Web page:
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It’s been a few weeks since this news report came out, and I’ve been wanting to comment on it, but life keeps getting in the way. But here it is: NFL player’s retirement at 24 prompts new debate about football concussions.

Borland was the fourth NFL player age 30 or younger to retire in a week… the article states, and while age 30 is pretty old for a game where players have careers that average 3.2 years (although the NFL disputes that number) that’s a lot of people dropping out in a short time.

And this is the way that football could actually fade away: not by legislative ban, and not by organized activism. It’s by young men who decide that the damage is serious and can’t be ignored, viewers who change the channel, and parents who refuse to let their kids play.

Randomness for 3/31

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1) Man trolls bookstore w/ fake self-help book covers.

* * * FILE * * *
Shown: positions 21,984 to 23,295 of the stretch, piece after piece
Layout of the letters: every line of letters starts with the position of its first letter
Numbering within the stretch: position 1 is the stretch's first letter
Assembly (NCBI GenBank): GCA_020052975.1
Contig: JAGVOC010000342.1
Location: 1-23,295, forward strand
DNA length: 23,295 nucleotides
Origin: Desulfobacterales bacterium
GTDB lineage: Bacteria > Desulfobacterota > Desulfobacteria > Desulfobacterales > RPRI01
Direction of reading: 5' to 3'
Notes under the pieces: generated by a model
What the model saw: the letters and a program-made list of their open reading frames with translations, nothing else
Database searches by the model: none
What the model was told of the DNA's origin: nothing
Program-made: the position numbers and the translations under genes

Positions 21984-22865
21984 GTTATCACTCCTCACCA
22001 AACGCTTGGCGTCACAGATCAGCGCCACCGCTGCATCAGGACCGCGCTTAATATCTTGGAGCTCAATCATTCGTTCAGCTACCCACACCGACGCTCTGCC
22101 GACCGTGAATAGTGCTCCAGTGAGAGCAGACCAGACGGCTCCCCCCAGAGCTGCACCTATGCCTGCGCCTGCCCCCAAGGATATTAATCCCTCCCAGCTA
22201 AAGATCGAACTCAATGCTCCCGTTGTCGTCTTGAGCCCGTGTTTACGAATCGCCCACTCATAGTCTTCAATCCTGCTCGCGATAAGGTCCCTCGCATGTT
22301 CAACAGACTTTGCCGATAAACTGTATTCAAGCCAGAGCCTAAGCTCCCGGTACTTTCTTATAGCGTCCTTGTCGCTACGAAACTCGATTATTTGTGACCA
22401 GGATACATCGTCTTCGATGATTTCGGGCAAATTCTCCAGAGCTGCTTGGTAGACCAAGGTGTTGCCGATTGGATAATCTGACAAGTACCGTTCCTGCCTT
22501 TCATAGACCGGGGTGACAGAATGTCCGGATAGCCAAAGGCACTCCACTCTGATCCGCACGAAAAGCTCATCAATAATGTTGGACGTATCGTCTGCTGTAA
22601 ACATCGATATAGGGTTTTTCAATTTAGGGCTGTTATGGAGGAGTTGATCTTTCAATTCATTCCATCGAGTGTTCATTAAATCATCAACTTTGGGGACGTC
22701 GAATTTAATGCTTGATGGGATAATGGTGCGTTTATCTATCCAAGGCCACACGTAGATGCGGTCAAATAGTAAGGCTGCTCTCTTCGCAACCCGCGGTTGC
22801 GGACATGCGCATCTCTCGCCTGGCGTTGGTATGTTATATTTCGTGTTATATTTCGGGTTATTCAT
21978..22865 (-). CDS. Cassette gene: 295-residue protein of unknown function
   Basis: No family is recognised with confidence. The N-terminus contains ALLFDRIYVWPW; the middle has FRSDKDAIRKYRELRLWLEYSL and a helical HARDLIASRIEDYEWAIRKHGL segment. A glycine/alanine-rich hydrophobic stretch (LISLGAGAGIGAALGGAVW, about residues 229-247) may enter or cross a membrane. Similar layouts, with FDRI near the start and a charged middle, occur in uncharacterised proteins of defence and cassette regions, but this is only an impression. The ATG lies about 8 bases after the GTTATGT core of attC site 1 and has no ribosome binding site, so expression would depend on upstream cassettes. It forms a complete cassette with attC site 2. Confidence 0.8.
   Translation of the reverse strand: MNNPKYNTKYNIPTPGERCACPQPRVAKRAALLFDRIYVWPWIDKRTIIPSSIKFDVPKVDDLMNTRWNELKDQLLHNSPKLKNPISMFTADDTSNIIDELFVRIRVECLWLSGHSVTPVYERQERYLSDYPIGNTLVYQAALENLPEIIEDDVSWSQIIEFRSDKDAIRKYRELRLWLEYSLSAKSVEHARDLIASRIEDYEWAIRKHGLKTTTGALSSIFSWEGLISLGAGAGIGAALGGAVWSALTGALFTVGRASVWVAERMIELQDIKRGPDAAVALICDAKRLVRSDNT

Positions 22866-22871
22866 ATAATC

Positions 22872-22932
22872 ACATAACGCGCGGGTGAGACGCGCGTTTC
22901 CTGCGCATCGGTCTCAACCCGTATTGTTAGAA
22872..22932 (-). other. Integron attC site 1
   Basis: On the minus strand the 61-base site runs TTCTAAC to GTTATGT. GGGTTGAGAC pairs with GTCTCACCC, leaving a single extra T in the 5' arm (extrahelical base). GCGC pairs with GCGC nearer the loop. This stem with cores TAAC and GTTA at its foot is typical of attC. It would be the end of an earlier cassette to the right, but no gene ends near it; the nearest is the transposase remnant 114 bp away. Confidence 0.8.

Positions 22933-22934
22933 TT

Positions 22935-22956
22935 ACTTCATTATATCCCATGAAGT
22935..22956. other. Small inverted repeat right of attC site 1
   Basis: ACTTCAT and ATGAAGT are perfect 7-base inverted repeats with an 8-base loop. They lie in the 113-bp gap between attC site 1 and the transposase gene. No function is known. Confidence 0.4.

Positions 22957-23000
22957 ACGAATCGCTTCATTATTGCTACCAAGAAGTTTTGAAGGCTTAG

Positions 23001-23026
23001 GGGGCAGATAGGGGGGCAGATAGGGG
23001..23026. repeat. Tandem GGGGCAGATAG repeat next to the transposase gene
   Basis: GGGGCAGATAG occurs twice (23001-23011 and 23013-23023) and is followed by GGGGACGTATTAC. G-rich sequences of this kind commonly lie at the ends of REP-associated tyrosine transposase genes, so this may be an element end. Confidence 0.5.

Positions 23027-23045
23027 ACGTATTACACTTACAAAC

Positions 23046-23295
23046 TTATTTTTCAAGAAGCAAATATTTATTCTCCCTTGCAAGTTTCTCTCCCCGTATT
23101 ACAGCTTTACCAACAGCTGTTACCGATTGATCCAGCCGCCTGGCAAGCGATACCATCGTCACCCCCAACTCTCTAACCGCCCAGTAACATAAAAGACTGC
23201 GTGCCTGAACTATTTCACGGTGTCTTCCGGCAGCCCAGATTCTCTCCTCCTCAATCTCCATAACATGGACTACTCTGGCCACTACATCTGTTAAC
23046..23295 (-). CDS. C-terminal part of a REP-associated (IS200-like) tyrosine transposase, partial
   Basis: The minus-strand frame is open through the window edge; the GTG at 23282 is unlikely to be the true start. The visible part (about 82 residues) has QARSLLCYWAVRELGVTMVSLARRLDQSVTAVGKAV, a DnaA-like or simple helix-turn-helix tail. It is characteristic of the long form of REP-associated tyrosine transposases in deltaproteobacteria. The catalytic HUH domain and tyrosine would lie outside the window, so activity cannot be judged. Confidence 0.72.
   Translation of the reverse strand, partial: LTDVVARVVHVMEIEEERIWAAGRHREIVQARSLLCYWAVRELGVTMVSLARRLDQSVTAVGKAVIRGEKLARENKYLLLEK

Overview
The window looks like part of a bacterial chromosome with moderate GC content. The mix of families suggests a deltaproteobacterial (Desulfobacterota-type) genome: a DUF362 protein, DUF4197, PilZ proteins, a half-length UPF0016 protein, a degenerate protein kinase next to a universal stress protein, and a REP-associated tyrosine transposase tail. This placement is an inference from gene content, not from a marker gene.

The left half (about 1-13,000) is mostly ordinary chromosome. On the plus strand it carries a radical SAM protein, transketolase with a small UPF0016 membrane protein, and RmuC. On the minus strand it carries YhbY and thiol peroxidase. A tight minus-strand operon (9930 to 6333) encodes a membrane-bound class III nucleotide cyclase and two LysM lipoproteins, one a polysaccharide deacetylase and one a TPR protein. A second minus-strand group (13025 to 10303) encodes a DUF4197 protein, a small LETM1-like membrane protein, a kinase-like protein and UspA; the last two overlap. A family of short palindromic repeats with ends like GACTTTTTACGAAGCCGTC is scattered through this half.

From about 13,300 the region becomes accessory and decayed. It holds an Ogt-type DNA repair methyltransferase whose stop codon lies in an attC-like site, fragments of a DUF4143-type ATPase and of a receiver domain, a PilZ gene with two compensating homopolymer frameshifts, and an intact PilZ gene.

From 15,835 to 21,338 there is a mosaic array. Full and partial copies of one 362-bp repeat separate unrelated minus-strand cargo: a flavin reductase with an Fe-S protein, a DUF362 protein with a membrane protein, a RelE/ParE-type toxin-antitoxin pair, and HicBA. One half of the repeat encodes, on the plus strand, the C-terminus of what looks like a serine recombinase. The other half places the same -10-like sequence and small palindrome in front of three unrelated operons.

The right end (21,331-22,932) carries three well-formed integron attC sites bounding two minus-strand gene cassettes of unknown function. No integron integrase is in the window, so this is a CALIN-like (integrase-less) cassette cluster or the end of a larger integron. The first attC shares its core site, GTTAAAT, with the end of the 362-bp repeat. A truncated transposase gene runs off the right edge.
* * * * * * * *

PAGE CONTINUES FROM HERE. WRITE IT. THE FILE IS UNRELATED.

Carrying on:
2) A super-tall webcomic about unhappy stories.

3) Double space after a period? Single space? A history.

4) Arnold Schwarzenegger went to reddit to encourage a guy who had a rough day at the gym.

5) Joy Division + Teletubbies = This video

6) A businessman’s affair with his secretary, meticulously documented.

7) Thousand-year-old Anglo-Saxon eye remedy proves effective against MRSA and other drug-resistant bacteria.

Randomness for 3/15

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1) Movie posters redesigned using only circles.

2) Completely amazing: All the silences in an episode of Dr. Phil. Video.